Based on the reduction in circuit size attributable to the DSSC, the present inventors have succeeded in creating a multi-function power controller on a single integrated circuit having a die area of only 4.0 mm2.
In order to provide a variety of regulated supply voltages typically needed by various integrated circuits in a PC expansion card, e.g., a wireless network interface card, the first DSSC 623 (comprising Q1–Q3) preferably converts the selected main or auxiliary supply voltage to a regulated “main” 3.3V power at node 606, while the second DSSC 635 (comprising Q4–Q6) preferably converts the main or auxiliary power input to a lower voltage, such as 2.0 V, at node 612. Each DSSC 623,635 further includes a feedback connection between nodes 606, 612 and terminals FB_3.3 and FB_2.0, which are further connected (within DSSC controllers 622, 636) to resistive voltage dividers 618, 620 and 638,640. The feedback voltage output from the voltage dividers is then used to adjust the frequency of the switching of the switching transistors Q1–Q6. The oscillator and ramp generator signals customarily needed by switching converters are generated in block 628.
The MFPC 600 further may comprise two low-drop-out regulators (“LDO1” and “LDO2”) 646, 648. As shown in
The MFPC 600 further may include a stand-by supply, e.g., for supplying a WMAC standby current and supplying power to the various control and logic circuits on the MFPC 600. The stand-by supply is preferably provided via a separate host supply source-selection switch in block 624 (connected to VCC_2.0 and AUX_2.0), followed by a third low-drop-out regulator 642 that preferably has a very low quiescent current. Regulator 642 preferably provides a 3.3V supply voltage needed by the logic circuits in the two DSSC controllers 622, 636. In order to save power in standby mode, regulator 642 is preferably a low-quiescent current device having a quiescent current of no more than 10 mA.
The MFPC 600 may also provide a bypass feature. As described in the background section above, a bypass feature is conventionally used to pass a supply source voltage from the input of a DC/DC converter directly to the output of the DC/DC converter, via a separate, discrete bypass transistor IC. In the present invention, however, this function is accomplished by placing the shunt transistors (Q3 or Q6) into a nonconductive state (i.e., turned “off”) while either the main or auxiliary switching transistors (Q1,Q2 or Q4,Q5, depending on the desired supply source, either main or auxiliary) are placed into a fully conductive state. Thus, the switching transistors are essentially placed into a 100% duty cycle. As a result, the output of the DSSCs 623,635 will be the voltage of the selected input (main or auxiliary) minus the relatively small resistive voltage drop of the switching transistors themselves. In this manner, the present invention provides a bypass function without requiring a separate bypass transistor IC.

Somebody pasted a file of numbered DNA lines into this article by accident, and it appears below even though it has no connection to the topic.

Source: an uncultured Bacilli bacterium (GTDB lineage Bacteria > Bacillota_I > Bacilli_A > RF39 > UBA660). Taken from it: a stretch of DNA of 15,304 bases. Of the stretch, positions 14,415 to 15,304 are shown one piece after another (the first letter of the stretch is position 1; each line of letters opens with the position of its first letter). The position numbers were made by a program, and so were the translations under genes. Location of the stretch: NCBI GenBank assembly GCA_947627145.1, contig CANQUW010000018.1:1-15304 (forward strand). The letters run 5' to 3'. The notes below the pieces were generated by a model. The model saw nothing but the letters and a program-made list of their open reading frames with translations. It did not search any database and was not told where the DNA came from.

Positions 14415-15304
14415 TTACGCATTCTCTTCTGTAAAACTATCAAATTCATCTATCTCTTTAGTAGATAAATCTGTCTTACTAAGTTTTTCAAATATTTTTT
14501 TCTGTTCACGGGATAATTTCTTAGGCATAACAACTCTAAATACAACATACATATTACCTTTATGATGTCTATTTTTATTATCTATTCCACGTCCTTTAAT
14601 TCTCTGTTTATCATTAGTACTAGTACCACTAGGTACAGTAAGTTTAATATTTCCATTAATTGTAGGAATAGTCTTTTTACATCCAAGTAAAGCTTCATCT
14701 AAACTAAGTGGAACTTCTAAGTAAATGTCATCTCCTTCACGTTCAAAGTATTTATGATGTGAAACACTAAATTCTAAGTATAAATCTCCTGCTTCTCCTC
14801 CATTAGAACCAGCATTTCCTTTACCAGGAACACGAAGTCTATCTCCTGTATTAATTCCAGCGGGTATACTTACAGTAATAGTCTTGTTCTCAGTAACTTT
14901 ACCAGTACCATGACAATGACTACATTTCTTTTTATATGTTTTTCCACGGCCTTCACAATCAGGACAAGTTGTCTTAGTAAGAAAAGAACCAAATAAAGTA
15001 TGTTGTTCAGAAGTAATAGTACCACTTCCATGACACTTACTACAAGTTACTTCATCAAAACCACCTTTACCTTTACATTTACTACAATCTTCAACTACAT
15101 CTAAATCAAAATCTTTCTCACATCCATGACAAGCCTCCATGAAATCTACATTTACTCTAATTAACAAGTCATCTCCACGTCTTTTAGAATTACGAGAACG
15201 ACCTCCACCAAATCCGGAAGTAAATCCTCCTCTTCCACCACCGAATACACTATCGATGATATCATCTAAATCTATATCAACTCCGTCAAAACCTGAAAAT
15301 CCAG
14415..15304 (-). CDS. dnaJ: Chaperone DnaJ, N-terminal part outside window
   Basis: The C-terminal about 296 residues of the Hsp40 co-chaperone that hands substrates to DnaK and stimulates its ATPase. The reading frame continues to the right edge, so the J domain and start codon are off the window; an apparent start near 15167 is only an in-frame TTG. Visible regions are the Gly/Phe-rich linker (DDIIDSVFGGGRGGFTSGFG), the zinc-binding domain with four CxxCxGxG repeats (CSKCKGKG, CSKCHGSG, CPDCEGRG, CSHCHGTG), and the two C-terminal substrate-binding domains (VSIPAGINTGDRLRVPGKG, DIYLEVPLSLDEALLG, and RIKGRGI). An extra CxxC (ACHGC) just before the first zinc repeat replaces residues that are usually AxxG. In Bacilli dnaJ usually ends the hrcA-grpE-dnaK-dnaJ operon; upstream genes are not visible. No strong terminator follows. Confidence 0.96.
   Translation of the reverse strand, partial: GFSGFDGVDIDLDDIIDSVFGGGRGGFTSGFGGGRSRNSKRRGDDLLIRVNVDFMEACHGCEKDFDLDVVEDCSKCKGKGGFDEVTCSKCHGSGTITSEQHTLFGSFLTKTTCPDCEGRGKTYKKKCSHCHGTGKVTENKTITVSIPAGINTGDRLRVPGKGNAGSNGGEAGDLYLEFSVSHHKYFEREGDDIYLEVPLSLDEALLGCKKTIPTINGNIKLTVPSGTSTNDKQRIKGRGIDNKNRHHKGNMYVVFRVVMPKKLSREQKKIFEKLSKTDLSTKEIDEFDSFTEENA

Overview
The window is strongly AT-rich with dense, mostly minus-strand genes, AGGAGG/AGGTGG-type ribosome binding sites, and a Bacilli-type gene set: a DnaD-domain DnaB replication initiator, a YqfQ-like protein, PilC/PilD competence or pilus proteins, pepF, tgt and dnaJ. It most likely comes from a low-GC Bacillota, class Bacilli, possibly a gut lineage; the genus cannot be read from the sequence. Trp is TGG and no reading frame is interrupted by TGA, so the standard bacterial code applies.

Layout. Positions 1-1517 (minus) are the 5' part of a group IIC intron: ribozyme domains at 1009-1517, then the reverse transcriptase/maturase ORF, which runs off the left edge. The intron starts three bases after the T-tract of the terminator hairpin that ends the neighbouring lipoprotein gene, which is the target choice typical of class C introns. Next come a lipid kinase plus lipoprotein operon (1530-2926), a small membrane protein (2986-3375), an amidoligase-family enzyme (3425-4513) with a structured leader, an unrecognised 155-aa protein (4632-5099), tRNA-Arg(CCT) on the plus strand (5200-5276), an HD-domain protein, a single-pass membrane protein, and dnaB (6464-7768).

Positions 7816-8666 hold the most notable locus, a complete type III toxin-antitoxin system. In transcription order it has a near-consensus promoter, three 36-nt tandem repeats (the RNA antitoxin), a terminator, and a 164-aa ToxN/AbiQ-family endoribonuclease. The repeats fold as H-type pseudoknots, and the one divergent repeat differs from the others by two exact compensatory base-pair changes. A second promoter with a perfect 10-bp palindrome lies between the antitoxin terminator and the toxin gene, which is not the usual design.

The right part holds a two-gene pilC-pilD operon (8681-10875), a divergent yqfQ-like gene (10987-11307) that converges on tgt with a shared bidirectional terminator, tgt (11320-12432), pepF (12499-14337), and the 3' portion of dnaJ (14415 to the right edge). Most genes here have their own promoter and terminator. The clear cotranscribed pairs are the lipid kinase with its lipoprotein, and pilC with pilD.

MFPC 600 further may include a reset circuit, shown in block 628. The reset circuit includes overvoltage and undervoltage comparators that monitor the voltages received and/or generated by the various DSSCs and regulators on the MFPC 600. If they are out of range, the reset circuit generates a RESET_N signal, which indicates to other circuits connected to the MFPC 600 that the MFPC voltages are out-of-range. This supply voltage monitoring functionality removes the need for external reset circuitry.
The reset circuit further includes a separate reset-input pin “PHYRES” that allows for external reset events, e.g., from a host computer. The reset circuit will activate the RESET_N signal if it receives the PHYRES signal. The reset circuit will also activate the RESET_N signal during the initialization and power-up stage of MFPC 600.
The MFPC 600 may also include thermal monitoring and shutdown circuits (block 630). If the temperature of the MFPC IC rises above a temperature that would cause irreversible damage, the thermal monitoring and shutdown circuits disable MFPC 600 and thereby prevent from causing damage to itself or to other circuits on the expansion card. Block 630 may further include circuits for generating one or more reference voltages used in the MFPC 600.
Advantageously, the various DSSCs and regulators on the MFPC may be individually controlled (i.e., turned on and off) by control circuit 626. In the embodiment shown in
It will be recognized that MFPC 600 is not limited solely to a particular host computer configuration, or solely to applications involving expansion cards. Rather, it may be utilized in any circuit requiring the various voltages that the MFPC 600 is capable of supplying.
While the invention has been described with reference to the preferred embodiment thereof, it will be appreciated by those of ordinary skill in the art that modifications can be made to the structure and elements of the invention without departing from the spirit and scope of the invention as a whole.
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|U.S. Classification||307/70, 307/71|
|International Classification||H02J7/00, G05F1/44, G06F1/18, H02H7/00, G06F1/26, H02J1/00, H02J1/08, H02M3/158, H02M1/10, G06F1/28|
|Cooperative Classification||Y10T307/647, Y10T307/582, Y10T307/62, Y10T307/653, Y10T307/50, H02M1/10, H02M3/158, G06F1/28, H02J1/08, H02J2001/008, Y10T307/696, G06F1/263, Y10T307/707|
|European Classification||G06F1/28, H02M3/158, G06F1/26B, H02M1/10|
|Mar 31, 2005||AS||Assignment|